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Arch Biochem Biophys. 1991 Mar;285(2):252-60.

A comparison of phospholipid degradation by oxidation and hydrolysis during the mitochondrial permeability transition.

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Hormel Institute, University of Minnesota, Austin 55912.


The peroxidation and hydrolysis of mitochondrial phospholipids has been examined under conditions which are referable to induction of the permeability transition by t-butylhydroperoxide. Over a 30-min time course, the peroxide causes formation of 0.3 nmol/mg protein of malondialdehyde. This value is little effected by Ca2+, Sr2+, or Mn2+ but is increased approximately fivefold by Fe2+. The latter cation, but not the others, results in malondialdehyde formation in the absence of added peroxide. Partially oxidized phosphatidylethanolamine is present in normal mitochondria and is increased by approximately 50% following t-butylhydroperoxide treatment; however, the amounts observed are in the range of 0.4-0.6 mol% of total phosphatidylethanolamine. The minor degradation by peroxidation is in contrast to approximately 2.5 mol% degradation which occurs by hydrolysis. This degree of hydrolysis is accompanied by mitochondrial swelling and Mg2+ release, while a comparable level of peroxidation (malondialdehyde formation) is not. It is concluded that induction of the permeability transition by t-butylhydroperoxide does not represent damage to the membrane lipid phase caused by peroxidation. It is possible, however, that peroxidation accelerates the accumulation of phospholipid hydrolysis products and is thereby a factor which favors the transition.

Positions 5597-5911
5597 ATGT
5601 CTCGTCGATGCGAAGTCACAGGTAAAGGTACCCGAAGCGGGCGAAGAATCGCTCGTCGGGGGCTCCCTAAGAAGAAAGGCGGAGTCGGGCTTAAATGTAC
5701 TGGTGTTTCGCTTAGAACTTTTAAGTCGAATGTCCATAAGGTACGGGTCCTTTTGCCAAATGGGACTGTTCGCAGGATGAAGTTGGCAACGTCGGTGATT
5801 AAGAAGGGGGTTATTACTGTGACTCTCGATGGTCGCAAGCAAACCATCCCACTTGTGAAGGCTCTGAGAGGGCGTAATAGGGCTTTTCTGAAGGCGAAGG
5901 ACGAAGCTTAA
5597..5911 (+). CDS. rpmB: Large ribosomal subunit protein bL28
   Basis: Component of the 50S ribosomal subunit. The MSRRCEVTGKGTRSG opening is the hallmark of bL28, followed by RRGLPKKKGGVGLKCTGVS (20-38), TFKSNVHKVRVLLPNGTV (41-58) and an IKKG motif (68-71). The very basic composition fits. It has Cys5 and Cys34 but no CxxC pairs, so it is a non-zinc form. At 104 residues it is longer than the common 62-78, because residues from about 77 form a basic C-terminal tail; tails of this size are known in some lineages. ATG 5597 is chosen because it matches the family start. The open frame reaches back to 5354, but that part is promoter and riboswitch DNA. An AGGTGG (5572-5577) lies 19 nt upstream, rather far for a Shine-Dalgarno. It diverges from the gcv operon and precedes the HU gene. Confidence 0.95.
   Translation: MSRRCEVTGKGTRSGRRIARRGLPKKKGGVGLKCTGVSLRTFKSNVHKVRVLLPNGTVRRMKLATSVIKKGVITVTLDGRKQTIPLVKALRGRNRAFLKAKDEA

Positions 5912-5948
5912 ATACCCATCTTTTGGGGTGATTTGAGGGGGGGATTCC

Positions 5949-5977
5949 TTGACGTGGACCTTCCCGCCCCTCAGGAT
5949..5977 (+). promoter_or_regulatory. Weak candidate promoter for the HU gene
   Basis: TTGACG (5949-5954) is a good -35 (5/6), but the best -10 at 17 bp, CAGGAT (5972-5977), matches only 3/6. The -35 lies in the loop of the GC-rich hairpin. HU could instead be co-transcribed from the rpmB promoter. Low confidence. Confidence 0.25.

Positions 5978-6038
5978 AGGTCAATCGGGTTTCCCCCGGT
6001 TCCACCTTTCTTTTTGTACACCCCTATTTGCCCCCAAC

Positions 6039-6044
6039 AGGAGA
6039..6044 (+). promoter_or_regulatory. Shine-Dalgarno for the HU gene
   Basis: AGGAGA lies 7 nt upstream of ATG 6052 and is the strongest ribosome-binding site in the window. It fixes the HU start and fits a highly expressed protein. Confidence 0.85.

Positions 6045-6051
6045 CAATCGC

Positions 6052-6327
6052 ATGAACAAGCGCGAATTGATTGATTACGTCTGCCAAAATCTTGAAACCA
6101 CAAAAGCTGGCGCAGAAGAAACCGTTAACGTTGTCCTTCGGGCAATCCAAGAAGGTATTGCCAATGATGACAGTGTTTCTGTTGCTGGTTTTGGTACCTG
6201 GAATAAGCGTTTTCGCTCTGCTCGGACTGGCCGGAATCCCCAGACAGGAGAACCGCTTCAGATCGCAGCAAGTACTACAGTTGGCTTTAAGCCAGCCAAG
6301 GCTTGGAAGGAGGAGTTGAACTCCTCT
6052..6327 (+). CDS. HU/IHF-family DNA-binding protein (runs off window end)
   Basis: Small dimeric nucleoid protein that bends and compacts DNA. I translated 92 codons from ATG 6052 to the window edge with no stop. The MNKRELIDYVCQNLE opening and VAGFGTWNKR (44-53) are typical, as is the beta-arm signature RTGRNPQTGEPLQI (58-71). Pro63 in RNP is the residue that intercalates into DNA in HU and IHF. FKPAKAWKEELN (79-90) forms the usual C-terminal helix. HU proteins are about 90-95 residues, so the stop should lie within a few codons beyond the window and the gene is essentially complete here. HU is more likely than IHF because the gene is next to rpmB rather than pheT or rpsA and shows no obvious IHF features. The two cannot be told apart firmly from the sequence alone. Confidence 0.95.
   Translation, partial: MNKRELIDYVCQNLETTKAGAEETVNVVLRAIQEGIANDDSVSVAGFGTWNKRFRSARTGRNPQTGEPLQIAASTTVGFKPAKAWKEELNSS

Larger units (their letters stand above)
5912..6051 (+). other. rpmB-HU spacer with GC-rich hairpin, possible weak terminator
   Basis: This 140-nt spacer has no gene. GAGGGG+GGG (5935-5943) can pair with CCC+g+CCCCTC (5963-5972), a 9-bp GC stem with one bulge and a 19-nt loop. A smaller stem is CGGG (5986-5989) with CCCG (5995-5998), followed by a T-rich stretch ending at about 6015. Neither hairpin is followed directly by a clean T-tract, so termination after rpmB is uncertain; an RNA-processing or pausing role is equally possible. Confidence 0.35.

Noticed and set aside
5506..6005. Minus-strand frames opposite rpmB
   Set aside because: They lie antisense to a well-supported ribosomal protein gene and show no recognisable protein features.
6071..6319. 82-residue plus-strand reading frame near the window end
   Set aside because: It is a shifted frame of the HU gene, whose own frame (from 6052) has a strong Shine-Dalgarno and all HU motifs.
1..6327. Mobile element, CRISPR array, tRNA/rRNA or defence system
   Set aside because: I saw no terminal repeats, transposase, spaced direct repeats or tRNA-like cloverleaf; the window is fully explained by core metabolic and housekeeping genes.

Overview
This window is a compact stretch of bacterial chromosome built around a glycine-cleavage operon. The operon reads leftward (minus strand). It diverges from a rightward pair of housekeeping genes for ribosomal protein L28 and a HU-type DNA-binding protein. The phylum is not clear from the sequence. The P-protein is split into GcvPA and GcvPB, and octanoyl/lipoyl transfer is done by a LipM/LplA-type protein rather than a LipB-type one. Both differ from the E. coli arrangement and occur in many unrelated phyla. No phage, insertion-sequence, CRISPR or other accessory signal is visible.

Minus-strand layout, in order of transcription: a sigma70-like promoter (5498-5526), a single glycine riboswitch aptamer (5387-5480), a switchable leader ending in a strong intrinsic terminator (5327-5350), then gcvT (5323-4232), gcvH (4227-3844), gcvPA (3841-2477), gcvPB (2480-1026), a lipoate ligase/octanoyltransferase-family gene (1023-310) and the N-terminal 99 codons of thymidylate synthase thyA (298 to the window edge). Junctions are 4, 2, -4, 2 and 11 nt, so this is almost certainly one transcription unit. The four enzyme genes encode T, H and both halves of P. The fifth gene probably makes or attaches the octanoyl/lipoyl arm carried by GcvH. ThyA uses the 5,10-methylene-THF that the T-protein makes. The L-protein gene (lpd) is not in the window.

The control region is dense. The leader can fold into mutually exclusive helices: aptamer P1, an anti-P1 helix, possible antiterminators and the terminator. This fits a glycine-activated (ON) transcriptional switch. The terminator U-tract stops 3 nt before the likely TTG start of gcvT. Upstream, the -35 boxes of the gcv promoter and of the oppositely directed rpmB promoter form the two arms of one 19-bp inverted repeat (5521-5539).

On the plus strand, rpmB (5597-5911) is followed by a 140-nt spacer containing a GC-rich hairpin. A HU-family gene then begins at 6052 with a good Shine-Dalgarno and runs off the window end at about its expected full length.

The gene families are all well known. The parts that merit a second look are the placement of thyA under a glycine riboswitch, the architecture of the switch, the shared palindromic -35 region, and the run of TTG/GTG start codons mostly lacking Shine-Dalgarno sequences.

[Indexed for MEDLINE]

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